EL PASO – A year after asylum seekers and other migrants overwhelmed U.S. immigration authorities at the southern border, the Border Patrol is opening a processing facility in Texas that officials say could help it better care for detainees following outcry last year over young children and adults held in squalid, crowded conditions.
“This facility is much better for us (and), most importantly, it’s going to provide the adequate care and necessities for those that are in our custody,” said Chris Clem, deputy chief patrol agent for the El Paso Sector, which covers southern New Mexico and West Texas.
The agency said it plans to open the 1,040-person facility for families as early as this weekend. It gave journalists a tour Tuesday of the solid wall modular buildings that feature play areas for children, showers, laundry facilities and other basic necessities not always available in remote Border Patrol holding centers.
Critics say the expanded space doesn’t address fundamental problems with Customs and Border Protection, the Border Patrol’s parent agency.
“Absent robust oversight and accountability measures, including meaningful access to counsel and health care professionals, CBP facilities, no matter their label, will remain black holes ripe for abusive conditions,” said Shaw Drake, El Paso-based policy counsel for the Border Rights Center of the American Civil Liberties Union of Texas.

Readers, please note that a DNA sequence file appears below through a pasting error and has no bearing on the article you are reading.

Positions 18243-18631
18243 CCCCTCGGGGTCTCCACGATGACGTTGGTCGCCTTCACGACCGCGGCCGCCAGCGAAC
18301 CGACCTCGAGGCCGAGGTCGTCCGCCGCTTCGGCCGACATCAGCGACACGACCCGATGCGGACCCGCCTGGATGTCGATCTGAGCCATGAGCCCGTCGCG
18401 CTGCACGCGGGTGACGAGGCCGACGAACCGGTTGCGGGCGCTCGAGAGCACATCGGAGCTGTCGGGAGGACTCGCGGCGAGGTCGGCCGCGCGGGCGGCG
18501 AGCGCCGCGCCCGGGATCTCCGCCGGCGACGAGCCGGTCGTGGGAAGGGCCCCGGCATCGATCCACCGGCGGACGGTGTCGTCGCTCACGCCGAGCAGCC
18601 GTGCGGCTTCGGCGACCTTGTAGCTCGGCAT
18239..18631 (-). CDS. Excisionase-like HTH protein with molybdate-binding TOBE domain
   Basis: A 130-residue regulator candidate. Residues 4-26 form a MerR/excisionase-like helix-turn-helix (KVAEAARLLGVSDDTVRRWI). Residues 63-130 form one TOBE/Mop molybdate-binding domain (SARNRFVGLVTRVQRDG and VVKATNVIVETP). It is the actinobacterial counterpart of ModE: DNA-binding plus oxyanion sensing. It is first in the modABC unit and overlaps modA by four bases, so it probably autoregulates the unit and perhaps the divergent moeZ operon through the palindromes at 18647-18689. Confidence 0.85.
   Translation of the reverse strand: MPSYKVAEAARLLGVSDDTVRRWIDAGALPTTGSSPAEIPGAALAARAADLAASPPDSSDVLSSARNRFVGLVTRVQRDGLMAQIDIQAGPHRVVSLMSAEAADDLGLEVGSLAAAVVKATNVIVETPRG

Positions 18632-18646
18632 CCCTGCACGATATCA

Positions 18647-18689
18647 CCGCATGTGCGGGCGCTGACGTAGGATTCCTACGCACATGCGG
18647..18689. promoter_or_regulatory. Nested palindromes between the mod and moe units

The new facility meant for short-term housing is set to open about six months after the influx of migrants slowed. It comes as the government has virtually prohibited people from seeking asylum by sending them to Guatemala to seek protection there, making people wait in Mexico for U.S. court hearings, and doing initial asylum screenings very quickly and with almost no opportunity to consult attorneys.
In May, Border Patrol agents in El Paso were processing large groups of migrants, including one with over 1,000 people, mostly without additional federal resources. Such large groups became infrequent by the fall.